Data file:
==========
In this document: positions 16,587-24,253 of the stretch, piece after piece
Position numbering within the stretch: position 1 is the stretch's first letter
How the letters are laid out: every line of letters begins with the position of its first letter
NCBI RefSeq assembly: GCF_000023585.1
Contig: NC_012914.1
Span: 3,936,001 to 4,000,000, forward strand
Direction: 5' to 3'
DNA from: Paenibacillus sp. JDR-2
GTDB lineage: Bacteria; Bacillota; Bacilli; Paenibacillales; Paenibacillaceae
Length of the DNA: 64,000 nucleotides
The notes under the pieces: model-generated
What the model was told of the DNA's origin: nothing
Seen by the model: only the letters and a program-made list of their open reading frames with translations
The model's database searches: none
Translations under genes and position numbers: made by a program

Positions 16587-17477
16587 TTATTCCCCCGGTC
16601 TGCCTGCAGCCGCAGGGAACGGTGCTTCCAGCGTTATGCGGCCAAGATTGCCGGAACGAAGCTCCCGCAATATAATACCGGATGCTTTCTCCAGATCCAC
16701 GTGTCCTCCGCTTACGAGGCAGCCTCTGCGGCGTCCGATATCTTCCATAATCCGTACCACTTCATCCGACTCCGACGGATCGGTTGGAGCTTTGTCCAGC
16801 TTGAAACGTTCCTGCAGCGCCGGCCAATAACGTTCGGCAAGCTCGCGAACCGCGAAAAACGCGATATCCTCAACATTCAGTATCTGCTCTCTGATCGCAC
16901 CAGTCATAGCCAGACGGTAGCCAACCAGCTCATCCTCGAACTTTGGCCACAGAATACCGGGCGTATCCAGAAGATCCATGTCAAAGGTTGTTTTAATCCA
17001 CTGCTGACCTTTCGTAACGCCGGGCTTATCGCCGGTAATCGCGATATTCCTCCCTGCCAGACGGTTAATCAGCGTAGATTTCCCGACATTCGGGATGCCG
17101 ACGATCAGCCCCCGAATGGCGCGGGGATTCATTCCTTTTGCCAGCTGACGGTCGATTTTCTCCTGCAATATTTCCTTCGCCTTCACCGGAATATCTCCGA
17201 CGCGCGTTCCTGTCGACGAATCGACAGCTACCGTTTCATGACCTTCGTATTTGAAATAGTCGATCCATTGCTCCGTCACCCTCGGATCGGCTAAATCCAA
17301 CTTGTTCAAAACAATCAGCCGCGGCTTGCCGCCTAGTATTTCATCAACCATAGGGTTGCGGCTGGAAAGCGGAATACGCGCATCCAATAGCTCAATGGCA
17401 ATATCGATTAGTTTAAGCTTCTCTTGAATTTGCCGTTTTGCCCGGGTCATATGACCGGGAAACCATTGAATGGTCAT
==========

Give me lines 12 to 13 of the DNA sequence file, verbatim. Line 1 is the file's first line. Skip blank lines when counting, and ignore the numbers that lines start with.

What the model was told of the DNA's origin: nothing
Seen by the model: only the letters and a program-made list of their open reading frames with translations